New towns created by private enterprise in the early years of the twentieth century bear witness to the confluence of economic, social, and political forces at work in shaping urban forms. Built quickly and expensively, these towns thoroughly planned to sustain industrial profits, relying on social control to ensure the hegemony of the ruling class. This exhibition traces the creation and evolution of three communities built in Québec regions rich in natural resources, on the banks of three rivers harnessed to generate electrical power.
Shawinigan Falls (1899), Témiscaming (1917), and Arvida (1925) were all promoted as model towns by the companies that built them. Part of the long European and North American tradition of the “company town”, each of them is a milestone in the development of modern urban planning in Québec and illustrates a distinct approach to town planning. By calling on renowned designers well-acquainted with the latest international ideas in planning, companies were often as innovative in building their towns as in developing new industrial products.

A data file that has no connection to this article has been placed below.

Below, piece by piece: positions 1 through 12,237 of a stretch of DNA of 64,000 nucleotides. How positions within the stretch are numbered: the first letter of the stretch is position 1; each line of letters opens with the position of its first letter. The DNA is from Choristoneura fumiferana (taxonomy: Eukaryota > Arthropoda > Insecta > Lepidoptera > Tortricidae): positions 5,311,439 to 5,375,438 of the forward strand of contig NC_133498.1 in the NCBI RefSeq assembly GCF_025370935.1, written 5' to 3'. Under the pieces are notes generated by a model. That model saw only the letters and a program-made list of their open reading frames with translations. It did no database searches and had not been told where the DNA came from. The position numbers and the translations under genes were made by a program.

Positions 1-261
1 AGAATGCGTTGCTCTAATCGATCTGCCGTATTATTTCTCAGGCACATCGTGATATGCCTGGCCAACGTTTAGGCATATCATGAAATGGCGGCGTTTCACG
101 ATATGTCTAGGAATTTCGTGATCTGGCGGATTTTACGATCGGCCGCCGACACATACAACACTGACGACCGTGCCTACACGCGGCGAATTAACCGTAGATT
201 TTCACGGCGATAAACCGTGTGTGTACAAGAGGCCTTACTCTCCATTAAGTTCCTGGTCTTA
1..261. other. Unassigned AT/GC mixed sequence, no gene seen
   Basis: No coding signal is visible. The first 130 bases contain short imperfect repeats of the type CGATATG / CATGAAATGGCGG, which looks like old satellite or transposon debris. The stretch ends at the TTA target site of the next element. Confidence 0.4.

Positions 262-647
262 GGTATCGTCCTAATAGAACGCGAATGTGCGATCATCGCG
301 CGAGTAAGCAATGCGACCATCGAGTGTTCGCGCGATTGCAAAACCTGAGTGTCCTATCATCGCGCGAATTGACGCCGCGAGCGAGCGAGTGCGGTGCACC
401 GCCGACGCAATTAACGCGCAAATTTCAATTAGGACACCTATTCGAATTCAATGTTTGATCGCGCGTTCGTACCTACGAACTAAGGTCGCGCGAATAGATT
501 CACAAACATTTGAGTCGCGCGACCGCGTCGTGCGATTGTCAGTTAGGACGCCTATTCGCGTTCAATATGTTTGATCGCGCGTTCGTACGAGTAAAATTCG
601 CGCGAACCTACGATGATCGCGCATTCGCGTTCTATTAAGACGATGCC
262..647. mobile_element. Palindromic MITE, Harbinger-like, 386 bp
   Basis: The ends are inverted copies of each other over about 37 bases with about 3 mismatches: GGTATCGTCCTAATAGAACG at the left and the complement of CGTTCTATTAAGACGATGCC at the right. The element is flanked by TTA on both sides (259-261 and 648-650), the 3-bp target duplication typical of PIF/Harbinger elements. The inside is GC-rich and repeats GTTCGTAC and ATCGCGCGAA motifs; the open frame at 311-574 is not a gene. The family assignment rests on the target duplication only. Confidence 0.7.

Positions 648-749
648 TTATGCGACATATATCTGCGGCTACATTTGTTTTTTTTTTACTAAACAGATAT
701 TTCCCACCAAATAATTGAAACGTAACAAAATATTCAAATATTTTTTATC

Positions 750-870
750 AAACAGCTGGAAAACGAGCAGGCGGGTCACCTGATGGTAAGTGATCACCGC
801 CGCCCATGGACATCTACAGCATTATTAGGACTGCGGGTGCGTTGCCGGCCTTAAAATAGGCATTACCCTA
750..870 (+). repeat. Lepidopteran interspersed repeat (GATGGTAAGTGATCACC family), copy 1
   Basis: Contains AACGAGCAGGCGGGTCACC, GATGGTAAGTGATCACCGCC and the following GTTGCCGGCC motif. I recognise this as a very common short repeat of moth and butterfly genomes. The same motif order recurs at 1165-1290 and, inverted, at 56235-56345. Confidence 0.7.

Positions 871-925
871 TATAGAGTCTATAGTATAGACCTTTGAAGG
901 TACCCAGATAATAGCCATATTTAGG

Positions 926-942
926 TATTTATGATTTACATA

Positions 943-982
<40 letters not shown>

Curator: Robert Fortier, CCA.